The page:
Overgeneralization Psychology

By Dr Alice Boyes |

A common problem is that thoughts that have some validity in some contexts become overgeneralized and cause problems in other contexts.

Huh? Examples coming up…

You can help yourself a lot if you can learn how to detect when you are basing your actions on overgeneralized thoughts.

Almost any thought can become overgeneralized.

Overgeneralization Psychology Examples:

– It’s important to never let anyone down.

– Other people should never let me down.

– Being wrong is bad (If you have been cognitively flexible enough to realize a mistake you’re doing something right. Or, maybe you decided to prioritize something else ahead of avoiding the possibility of being wrong e.g. you decided to risk being wrong because you wanted to give someone a chance).

– Taking risks is good/bad.

– It’s important to be prepared.

– It’s important to always give 100%

– If I feel anxious it is a sign something is wrong.

– Other people are generally trustworthy/untrustworthy.

– If I feel tired, it means I need to rest.

– I need to feel confident before I act.

– I should trust my intuition.

– Everything happens for a reason and other types of fatalistic thoughts

– Being optimistic/pessimistic is good/bad.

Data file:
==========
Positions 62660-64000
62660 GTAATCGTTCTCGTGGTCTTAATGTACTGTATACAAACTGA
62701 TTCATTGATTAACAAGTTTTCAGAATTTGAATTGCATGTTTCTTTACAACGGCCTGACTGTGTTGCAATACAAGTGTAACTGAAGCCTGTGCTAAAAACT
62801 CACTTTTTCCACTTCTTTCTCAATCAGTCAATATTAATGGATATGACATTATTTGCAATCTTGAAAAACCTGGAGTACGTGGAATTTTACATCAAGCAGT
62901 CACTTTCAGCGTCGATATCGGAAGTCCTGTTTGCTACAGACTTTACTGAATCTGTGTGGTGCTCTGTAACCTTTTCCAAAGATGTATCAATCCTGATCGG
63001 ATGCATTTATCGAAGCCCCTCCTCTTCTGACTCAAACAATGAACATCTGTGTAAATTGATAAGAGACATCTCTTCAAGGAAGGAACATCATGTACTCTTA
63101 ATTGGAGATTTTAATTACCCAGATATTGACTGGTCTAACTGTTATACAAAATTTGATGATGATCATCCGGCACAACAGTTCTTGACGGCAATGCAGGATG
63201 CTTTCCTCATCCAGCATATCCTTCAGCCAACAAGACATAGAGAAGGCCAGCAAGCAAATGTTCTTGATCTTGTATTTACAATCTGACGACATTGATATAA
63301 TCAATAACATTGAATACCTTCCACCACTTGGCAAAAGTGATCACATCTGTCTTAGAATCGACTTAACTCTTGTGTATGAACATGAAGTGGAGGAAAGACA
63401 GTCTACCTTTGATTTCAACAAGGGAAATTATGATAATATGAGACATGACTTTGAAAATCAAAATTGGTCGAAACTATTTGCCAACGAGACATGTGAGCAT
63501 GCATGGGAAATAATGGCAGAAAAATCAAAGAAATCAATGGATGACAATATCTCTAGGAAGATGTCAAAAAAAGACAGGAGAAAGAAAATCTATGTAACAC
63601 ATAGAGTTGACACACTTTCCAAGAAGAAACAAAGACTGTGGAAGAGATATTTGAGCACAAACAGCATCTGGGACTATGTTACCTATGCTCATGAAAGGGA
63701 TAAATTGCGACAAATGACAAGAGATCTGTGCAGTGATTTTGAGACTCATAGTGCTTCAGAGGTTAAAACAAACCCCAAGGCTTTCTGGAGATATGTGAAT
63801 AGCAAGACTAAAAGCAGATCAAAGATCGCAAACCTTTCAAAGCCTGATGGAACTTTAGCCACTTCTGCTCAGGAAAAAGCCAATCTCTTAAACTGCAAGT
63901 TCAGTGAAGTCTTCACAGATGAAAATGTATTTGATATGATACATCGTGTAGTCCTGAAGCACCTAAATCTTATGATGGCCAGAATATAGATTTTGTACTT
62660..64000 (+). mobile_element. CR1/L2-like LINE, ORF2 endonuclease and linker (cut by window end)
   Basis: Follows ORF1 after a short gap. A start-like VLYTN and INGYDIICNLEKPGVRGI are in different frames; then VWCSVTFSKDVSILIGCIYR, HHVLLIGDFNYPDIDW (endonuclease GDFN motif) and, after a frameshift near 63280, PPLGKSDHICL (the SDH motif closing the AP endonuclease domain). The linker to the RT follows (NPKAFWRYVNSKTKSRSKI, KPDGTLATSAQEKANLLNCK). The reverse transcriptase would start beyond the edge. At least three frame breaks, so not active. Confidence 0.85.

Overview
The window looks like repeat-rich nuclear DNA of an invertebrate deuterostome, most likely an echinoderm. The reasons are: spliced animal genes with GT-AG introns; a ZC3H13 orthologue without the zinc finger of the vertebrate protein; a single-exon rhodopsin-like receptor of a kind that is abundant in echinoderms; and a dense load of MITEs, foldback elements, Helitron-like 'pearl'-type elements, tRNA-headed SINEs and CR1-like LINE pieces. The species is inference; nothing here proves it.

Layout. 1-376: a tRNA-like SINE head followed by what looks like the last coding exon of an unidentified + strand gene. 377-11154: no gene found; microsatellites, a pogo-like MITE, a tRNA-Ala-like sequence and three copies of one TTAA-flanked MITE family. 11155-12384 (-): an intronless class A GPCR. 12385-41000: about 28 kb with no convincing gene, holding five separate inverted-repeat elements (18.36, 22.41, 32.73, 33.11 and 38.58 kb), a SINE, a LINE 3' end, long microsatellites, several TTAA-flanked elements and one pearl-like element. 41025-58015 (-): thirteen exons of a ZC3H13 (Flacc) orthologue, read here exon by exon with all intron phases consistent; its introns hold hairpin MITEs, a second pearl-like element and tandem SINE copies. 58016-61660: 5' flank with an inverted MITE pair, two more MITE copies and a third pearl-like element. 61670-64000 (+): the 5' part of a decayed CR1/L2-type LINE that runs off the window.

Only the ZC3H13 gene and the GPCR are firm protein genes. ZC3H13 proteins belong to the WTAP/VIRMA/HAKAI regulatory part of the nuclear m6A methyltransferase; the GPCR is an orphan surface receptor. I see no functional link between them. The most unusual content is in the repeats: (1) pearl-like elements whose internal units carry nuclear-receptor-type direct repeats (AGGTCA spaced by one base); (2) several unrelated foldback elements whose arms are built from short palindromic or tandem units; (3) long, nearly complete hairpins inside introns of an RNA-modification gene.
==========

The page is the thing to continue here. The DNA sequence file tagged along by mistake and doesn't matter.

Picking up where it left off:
– I need to sort out my problems before I take on new challenges.

– I need to learn to love myself before anyone else will love me.

– I should avoid making mistakes.

– I should avoid wasting anything.

– If you want something done well you should do it yourself.

Any of the above can become overgeneralized.

If you keep having a problem or can’t get past something, ask yourself if an overgeneralized thought might be part of the problem.

Is your thought causing you to only be able to see a situation from one perspective?

We tend to be very fused with our thoughts, so much so that we see our thoughts as reality rather than as just thoughts. Therefore, you’ll have to do a bit of work to figure out what thoughts are causing you to repeat behaviours that are perpetuating areas of stuckness and suffering in your life.

If I have overgeneralized thoughts does it mean there is something wrong with me?

No – our brains are wired to make generalizations e.g. touching something hot with your hand is not a good idea. Our brains have evolved this way because these generalizations generally work out well for us. However, there are times when overgeneralized thoughts cause us to only be able to see part of a picture and not the whole picture. We fail to see alternative ways of looking at a situation. We end up banging our heads against walls because we’re basing our actions on our thoughts. We end up responding to our thoughts rather than responding to the real characteristics of the situation at hand.

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About The Author

is the author of an upcoming book about anxiety for PenguinRandomHouse. She writes for Psychology Today, GOOD magazine, and is the Emotions Expert for Women's Health Australia. She lives in NYC and is originally from New Zealand.

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